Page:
Slavoj Zizek has, several times and with increasing emphasis, made it clear what he believes to be the purpose of philosophy: not to answer questions, but ask better ones. … This book asks as many questions as it answers, a trait typical in Zizek’s corpus. This isn’t a bad thing, because spoon-feeding people revolutionary maxims is nowhere near as effective as leaving your readers outraged at the end of your book, and forcing them to come up with their own solutions to pressing dilemmas. By Zizek’s standards, then, the book must be a success.
Read the full article here.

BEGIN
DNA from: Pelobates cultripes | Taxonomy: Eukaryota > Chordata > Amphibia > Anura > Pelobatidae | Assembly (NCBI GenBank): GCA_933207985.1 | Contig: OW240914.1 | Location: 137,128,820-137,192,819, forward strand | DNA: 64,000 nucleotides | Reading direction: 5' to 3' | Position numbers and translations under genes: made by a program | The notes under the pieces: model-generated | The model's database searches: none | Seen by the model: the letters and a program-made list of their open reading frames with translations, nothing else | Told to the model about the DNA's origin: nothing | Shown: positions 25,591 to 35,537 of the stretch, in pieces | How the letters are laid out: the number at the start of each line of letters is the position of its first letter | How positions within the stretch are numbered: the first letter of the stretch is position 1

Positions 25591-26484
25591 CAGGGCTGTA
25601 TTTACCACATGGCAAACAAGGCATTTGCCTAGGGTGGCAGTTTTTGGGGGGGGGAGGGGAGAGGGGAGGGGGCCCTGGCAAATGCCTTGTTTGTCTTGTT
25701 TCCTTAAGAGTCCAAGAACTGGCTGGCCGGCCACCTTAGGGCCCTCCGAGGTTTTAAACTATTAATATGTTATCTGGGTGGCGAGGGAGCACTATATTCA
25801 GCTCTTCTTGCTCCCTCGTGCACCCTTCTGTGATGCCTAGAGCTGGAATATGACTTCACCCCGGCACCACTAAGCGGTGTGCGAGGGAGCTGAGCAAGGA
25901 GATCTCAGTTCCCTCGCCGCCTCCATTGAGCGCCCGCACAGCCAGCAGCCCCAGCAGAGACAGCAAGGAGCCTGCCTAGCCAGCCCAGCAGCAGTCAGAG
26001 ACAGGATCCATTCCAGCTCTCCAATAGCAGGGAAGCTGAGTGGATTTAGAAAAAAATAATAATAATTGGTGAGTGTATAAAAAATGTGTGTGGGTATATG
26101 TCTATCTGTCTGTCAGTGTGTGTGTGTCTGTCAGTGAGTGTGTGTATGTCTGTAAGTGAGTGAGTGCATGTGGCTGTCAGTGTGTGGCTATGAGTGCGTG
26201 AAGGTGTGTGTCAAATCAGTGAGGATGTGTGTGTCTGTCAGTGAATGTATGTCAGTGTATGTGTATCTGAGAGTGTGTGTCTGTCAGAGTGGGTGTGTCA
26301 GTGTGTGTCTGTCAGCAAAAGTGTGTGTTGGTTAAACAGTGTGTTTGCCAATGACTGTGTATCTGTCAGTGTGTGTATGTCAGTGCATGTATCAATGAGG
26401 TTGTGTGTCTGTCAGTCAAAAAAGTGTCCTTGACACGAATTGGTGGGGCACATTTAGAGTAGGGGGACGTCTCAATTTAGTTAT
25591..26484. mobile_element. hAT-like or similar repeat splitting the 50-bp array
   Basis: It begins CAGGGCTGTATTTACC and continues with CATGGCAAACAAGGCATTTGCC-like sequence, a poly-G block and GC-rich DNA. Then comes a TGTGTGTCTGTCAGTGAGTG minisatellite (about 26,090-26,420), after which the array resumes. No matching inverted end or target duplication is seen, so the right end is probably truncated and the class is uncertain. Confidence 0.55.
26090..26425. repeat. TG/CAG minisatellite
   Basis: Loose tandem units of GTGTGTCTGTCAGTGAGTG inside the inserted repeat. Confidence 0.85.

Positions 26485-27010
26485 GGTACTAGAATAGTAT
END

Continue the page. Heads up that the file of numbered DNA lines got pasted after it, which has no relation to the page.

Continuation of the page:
Slavoj Zizek is a Slovenian philosopher and cultural critic. He is a professor at the European Graduate School, International Director of the Birkbeck Institute for the Humanities, Birkbeck College, University of London, and a senior researcher at the Institute of Sociology, University of Ljubljana, Slovenia. His books include Iraq: The Borrowed Kettle, In Defense of Lost Causes and Living in the End Times. For further information, visit http://zizek.us.